Permission vs. Interruption Marketing

Mobile digital advertising is interruption marketing. That’s why consumers have begun turning on ad blockers. It’s because as an industry we forgot that the game has changed, and interruption marketing is no longer permissible.

Seth Godin coined the term “permission marketing” in 1999, and in 2008 he wrote a famous blog post about it:

Permission marketing is the privilege (not the right) of delivering anticipated, personal and relevant messages to people who actually want to get them.It recognizes the new power of the best consumers to ignore marketing. It realizes that treating people with respect is the best way to earn their attention.

With permission marketing, you don’t just show up with your brand on a user’s mobile phone; you establish a relationship first. That relationship can begin with geography (you are already in the neighborhood of the store), with brand trust (you are already a customer, perhaps a repeat customer), or with some kind of incentive (you traded your email address for early access to special deals.) The reason Facebook ads work better than most other ads is that a relationship already exists between Facebook and its users; they may not want ads, but they understand they must look at them to support a service they love.

Agencies and brands have supposedly known about permission marketing for almost two decades, and they had gone a long way to better email targeting, interactive TV infomercials, loyalty programs, and other methods of forming a relationship with consumers.

And then came programmatic advertising with its promise of immediate global scale. Suddenly, marketers forgot they had to ask permission, and began buying for the greatest reach they could achieve with the available spend.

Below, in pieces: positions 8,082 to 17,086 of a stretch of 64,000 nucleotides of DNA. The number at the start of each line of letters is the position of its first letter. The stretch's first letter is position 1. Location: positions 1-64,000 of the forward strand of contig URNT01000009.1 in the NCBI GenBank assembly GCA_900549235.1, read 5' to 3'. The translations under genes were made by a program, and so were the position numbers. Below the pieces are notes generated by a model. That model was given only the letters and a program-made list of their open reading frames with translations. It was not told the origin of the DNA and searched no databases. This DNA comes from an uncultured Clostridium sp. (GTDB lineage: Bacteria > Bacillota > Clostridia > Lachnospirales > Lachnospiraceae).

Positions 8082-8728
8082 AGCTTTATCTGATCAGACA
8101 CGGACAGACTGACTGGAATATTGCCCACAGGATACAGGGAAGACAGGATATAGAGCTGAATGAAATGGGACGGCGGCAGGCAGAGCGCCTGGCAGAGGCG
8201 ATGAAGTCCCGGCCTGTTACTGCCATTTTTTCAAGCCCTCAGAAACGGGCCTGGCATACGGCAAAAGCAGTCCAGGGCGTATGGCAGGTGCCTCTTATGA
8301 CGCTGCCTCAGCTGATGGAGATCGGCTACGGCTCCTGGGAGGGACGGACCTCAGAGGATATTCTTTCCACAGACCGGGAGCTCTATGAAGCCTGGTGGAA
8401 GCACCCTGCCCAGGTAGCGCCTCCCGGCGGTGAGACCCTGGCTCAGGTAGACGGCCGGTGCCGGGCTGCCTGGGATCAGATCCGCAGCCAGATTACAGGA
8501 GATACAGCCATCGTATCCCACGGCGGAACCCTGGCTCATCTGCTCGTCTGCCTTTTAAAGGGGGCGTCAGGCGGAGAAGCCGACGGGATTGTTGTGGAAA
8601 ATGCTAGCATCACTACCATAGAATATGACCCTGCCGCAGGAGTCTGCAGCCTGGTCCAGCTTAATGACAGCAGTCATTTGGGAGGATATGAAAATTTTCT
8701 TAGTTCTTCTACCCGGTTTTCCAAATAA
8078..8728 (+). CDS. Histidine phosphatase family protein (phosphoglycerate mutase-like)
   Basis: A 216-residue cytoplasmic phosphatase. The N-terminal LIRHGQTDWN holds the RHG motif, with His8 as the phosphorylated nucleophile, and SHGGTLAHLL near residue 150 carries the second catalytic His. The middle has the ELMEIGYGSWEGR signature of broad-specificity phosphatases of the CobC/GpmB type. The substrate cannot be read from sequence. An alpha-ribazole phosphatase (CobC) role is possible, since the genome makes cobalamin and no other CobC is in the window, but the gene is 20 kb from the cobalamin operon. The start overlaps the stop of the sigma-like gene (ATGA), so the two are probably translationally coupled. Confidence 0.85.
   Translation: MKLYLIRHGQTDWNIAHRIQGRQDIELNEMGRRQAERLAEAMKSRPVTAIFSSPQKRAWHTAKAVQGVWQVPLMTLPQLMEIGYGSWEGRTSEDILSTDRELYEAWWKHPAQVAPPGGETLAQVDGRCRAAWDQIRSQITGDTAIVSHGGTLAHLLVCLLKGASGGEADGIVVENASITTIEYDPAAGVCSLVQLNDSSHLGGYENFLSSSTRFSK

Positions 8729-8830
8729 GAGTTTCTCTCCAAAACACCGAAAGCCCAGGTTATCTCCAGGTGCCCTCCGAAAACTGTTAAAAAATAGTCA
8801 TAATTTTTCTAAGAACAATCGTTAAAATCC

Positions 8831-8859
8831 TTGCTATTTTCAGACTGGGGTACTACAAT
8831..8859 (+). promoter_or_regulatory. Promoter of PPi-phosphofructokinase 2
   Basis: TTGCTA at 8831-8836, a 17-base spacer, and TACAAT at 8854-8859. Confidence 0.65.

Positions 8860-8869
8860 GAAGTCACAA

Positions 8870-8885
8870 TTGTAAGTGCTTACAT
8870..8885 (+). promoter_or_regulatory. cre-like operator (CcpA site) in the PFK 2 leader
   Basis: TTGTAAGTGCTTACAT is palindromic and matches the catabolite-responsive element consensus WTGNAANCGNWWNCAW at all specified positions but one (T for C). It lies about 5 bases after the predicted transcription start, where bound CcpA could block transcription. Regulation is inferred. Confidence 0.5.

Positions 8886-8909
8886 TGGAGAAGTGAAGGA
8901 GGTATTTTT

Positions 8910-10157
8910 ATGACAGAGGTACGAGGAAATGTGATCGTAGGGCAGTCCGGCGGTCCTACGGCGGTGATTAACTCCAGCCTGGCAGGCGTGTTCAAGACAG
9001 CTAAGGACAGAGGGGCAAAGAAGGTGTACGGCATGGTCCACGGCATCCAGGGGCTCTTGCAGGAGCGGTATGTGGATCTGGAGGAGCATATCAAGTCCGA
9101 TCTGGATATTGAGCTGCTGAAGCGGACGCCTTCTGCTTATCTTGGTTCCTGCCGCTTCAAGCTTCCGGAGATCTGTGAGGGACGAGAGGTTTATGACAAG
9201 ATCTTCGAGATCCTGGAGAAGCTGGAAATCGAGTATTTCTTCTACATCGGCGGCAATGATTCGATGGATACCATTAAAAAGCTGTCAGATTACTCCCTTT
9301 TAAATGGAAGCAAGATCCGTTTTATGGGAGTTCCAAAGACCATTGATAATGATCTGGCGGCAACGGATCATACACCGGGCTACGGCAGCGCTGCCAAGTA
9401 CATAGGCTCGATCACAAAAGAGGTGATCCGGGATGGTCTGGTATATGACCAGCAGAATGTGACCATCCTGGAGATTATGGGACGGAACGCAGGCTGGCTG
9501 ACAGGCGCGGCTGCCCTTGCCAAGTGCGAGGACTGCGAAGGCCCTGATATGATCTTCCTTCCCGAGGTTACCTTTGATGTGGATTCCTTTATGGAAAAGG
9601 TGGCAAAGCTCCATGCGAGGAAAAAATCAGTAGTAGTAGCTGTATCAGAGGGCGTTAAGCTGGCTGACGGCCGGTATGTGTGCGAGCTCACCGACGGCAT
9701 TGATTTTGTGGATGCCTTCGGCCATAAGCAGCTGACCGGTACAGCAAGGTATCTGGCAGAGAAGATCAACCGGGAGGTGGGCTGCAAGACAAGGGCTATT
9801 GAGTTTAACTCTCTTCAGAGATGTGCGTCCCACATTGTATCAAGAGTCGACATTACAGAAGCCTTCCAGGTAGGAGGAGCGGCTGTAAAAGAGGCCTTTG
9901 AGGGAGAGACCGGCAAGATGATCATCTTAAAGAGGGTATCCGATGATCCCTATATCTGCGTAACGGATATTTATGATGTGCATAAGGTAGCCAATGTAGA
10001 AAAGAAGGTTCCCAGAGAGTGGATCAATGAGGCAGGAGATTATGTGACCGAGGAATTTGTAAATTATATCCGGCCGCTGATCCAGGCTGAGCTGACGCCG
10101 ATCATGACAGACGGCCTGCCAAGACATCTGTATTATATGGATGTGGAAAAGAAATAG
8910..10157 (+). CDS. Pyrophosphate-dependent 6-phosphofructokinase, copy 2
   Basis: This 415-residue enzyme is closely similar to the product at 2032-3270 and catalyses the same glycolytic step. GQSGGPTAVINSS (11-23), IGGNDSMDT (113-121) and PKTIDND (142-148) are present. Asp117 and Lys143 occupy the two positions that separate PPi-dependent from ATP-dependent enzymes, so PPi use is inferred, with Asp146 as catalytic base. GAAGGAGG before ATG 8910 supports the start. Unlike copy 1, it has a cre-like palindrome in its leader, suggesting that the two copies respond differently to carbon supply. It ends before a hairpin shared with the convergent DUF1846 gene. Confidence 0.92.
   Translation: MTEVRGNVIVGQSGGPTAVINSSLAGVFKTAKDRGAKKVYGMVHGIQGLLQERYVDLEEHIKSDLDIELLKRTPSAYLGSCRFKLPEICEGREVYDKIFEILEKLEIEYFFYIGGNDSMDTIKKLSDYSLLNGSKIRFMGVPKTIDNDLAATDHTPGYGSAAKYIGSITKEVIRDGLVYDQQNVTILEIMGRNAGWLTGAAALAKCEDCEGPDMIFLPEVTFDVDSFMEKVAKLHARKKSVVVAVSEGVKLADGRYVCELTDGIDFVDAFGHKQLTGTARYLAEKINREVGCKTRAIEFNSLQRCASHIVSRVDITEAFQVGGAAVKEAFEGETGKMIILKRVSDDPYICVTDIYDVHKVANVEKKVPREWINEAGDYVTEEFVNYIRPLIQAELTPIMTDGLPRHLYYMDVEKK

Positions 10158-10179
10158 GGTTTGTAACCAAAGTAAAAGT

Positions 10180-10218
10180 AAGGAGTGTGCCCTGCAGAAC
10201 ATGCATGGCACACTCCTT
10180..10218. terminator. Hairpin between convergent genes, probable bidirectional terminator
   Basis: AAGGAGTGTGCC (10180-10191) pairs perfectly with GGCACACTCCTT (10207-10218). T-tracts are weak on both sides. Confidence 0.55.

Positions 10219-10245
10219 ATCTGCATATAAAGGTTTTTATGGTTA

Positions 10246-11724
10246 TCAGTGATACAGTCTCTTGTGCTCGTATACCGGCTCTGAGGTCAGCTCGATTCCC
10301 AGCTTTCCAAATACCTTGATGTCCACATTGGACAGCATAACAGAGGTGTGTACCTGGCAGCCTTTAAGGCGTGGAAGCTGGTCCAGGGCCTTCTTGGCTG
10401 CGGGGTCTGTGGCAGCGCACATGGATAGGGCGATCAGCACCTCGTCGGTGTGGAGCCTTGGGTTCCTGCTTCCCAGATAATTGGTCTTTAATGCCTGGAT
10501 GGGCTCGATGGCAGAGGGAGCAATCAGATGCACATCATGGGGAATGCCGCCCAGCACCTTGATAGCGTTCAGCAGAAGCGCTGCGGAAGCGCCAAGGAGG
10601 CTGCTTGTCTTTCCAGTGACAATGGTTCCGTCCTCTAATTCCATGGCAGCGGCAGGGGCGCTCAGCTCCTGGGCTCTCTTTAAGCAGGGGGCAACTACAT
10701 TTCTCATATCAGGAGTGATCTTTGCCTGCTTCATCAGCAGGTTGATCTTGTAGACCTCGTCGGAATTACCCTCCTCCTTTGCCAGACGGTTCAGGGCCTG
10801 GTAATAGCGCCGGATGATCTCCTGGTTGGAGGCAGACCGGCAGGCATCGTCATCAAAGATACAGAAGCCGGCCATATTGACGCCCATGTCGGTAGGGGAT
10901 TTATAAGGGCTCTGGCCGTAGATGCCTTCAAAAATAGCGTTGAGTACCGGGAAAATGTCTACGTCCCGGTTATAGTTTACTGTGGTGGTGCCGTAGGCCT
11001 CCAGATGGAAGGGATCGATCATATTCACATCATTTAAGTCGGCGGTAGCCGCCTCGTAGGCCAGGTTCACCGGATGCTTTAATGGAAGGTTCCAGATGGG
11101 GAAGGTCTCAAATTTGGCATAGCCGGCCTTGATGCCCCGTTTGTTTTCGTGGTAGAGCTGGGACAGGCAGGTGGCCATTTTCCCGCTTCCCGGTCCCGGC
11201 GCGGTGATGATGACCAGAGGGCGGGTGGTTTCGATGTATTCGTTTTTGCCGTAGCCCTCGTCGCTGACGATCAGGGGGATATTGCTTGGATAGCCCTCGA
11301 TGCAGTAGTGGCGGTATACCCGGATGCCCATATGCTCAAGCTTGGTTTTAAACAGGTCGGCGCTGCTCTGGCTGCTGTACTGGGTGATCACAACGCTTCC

Unfortunately, no one remembered that we now live in the era of permission marketing, and that just because you can reach millions of consumers in real time doesn’t mean they want to be reached.

So how do you get permission?

In order to get permission, you make a promise. You say, “I will do x, y and z, I hope you will give me permission by listening.” And then, this is the hard part, that’s all you do. You don’t assume you can do more. You don’t sell the list or rent the list or demand more attention. You can promise a newsletter and talk to me for years, you can promise a daily RSS feed and talk to me every three minutes, you can promise a sales pitch every day (the way Woot does). But the promise is the promise until both sides agree to change it. You don’t assume that just because you’re running for President or coming to the end of the quarter or launching a new product that you have the right to break the deal. You don’t.

Permission doesn’t have to be a one-way broadcast medium. The internet means you can treat different people differently, and it demands that you figure out how to let your permission base choose what they hear and in what format.

The people formerly known as the audience are now known as “the permission base,” and the permission base has spoken by turning on ad blockers. It may just be that before we simply buy advertising, we develop some sort of relationship to the people we want to advertise to, and make advertising one of the last, not one of the first weapons in the marketing arsenal.